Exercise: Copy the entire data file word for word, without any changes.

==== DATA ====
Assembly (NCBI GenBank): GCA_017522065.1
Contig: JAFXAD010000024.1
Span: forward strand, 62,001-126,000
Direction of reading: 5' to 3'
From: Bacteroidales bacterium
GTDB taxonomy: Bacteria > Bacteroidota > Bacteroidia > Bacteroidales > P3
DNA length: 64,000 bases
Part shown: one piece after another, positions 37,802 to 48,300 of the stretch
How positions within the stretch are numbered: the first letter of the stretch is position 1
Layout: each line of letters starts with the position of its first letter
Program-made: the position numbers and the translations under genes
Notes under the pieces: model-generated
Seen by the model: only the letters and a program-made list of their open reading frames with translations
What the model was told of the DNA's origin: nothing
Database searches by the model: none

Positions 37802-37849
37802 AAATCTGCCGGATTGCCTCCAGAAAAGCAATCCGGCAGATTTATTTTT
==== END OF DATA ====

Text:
Assembly (NCBI GenBank): GCA_017522065.1
Contig: JAFXAD010000024.1
Span: forward strand, 62,001-126,000
Direction of reading: 5' to 3'
From: Bacteroidales bacterium
GTDB taxonomy: Bacteria > Bacteroidota > Bacteroidia > Bacteroidales > P3
DNA length: 64,000 bases
Part shown: one piece after another, positions 37,802 to 48,300 of the stretch
How positions within the stretch are numbered: the first letter of the stretch is position 1
Layout: each line of letters starts with the position of its first letter
Program-made: the position numbers and the translations under genes
Notes under the pieces: model-generated
Seen by the model: only the letters and a program-made list of their open reading frames with translations
What the model was told of the DNA's origin: nothing
Database searches by the model: none

Positions 37802-37849
37802 AAATCTGCCGGATTGCCTCCAGAAAAGCAATCCGGCAGATTTATTTTT